Cochin chickens are known for their soft feathers and fluffy robust appearance. They have a round body, long silky plumage, feathered feet, and a single comb. They lay a fair number of brown or tinted small to medium eggs. You can expect approximately 2 eggs per week.
This breed may not be a prolific layer, but are still quite worthy for their broody tendencies, and their stunning appearance of course! They’re often used to hatch fertile eggs from other birds, however, don’t be in a big hurry, the Cochin is very slow to mature.
If your looking for a docile, peaceful, friendly, and easily handled breed, this buxom beauty is for you. I find Cochins don’t fancy scratching around in the dirt as much as most other breeds. They are also not a fan of high perches. They prefer free roam, but confine quite well.
They’re considered a heavy breed weighing in at about 11 lbs for roosters, and 8 to 8.5 lbs. for hens. Bantams: A hen will be just under 2 lbs. and the rooster, about 2 lbs.
The Cochin chicken breed arrived on the shores of Britain and America from the port of Shanghai, China in the mid 1800s. This fancy breed has a wide variety of colorful outfits, in buff, white, black, blue, partridge and cuckoo.
Yesterday was hatch day. My usual redundant morning chores were certainly more exciting to say the least when I was greeted by newly hatched fuzzy butts. This was a first time hatching eggs for Peaches, a four year old Silkie hen. She’s very proud and protective of her babies, nevertheless, I’m keeping a close watch on her inexperienced mothering. The brooder is set up and ready to go if needed.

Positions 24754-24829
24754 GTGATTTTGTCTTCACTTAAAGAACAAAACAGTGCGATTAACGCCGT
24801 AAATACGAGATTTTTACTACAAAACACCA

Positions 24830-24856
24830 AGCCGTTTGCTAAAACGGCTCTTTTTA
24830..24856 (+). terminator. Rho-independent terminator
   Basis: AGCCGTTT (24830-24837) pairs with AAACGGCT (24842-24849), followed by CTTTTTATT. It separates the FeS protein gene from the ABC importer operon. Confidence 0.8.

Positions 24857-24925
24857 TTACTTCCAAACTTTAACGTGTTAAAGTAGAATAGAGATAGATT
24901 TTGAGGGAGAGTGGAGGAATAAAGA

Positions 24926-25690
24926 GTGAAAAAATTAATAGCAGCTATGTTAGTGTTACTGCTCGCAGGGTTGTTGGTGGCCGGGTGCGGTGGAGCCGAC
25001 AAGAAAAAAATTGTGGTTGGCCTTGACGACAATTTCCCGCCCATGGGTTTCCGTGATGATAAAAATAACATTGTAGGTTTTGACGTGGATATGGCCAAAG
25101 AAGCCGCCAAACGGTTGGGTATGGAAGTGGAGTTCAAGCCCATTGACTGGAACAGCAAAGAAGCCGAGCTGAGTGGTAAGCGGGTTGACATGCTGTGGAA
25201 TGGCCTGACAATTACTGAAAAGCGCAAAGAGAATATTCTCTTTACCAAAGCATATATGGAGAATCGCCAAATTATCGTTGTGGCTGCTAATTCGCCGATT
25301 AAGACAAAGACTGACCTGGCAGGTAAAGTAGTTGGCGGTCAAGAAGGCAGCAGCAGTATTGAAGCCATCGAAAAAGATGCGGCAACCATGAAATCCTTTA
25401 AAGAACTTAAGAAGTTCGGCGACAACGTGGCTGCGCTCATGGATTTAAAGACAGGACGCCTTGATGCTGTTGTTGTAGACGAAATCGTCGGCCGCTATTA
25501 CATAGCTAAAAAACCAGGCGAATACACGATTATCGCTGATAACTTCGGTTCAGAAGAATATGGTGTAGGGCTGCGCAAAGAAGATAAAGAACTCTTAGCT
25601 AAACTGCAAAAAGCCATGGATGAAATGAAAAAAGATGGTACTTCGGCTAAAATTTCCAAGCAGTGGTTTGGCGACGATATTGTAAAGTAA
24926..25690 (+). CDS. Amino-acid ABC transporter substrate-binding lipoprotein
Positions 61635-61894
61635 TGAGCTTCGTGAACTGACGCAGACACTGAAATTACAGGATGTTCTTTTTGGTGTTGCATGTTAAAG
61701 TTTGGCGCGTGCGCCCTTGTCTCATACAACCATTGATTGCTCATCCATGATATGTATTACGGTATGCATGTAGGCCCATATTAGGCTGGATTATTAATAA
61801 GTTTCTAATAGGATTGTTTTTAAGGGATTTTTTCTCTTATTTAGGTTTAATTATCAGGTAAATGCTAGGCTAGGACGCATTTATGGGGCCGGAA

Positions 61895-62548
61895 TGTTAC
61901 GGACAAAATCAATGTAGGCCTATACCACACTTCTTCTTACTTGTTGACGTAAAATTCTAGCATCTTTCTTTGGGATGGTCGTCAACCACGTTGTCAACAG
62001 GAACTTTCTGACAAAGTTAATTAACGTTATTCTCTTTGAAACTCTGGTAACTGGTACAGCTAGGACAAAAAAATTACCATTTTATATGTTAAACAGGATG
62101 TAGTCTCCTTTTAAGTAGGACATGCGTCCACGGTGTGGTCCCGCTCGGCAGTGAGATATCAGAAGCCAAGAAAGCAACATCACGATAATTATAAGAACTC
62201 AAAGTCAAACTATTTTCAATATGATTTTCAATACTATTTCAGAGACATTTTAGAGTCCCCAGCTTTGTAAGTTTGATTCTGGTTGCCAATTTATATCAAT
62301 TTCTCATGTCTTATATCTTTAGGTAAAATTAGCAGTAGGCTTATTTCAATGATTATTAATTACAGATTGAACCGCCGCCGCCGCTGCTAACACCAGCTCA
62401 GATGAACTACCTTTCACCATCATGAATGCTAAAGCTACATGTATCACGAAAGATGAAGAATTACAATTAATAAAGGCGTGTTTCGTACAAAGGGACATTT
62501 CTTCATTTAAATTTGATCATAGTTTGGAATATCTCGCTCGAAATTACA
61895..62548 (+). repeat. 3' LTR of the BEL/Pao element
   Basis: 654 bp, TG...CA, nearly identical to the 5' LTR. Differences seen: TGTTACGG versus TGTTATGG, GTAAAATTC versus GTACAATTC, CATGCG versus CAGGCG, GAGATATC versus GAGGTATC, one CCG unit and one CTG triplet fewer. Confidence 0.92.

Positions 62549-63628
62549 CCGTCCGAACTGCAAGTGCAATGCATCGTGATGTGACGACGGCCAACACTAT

This was a trial run for Peaches, the fertile eggs I placed under her were a barnyard mix. What I know for sure is the eggs are from a Leghorn and an Ameraucana. But the rooster? That will remain a mystery.
It will be nice change to have birds other than Silkies and Cochins in my barn, these little hatch-a-longs will remain here as permanent members of the flock. Mamma and chicks will be moved to the barn with the others, confined to a corner in full view of the flock at 2-3 weeks old.
Meet Piper, just hangin’ out lookin’ pretty this morning. She looks huge to me, I’m used having only Silkies. Piper was one of a few chicks I bought at a week old to help keep some babies warm in the brooder.
I sold all her sisters when the Silkie chicks were 8 weeks old, but somehow the mighty giant Piper managed to steal my heart. She will remain here, her kind way and timid behavior allows her to fit right in with the docile manner of the other birds.